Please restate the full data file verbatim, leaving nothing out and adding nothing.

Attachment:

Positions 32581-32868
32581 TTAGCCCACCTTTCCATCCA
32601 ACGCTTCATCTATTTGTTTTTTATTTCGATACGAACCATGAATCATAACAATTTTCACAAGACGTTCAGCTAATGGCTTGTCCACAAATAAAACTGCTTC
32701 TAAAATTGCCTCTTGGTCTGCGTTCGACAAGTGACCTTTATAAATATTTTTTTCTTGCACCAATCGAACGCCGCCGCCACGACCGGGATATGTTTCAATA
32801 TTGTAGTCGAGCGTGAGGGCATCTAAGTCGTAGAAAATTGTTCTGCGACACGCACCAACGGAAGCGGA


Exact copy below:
Positions 32581-32868
32581 TTAGCCCACCTTTCCATCCA
32601 ACGCTTCATCTATTTGTTTTTTATTTCGATACGAACCATGAATCATAACAATTTTCACAAGACGTTCAGCTAATGGCTTGTCCACAAATAAAACTGCTTC
32701 TAAAATTGCCTCTTGGTCTGCGTTCGACAAGTGACCTTTATAAATATTTTTTTCTTGCACCAATCGAACGCCGCCGCCACGACCGGGATATGTTTCAATA
32801 TTGTAGTCGAGCGTGAGGGCATCTAAGTCGTAGAAAATTGTTCTGCGACACGCACCAACGGAAGCGGA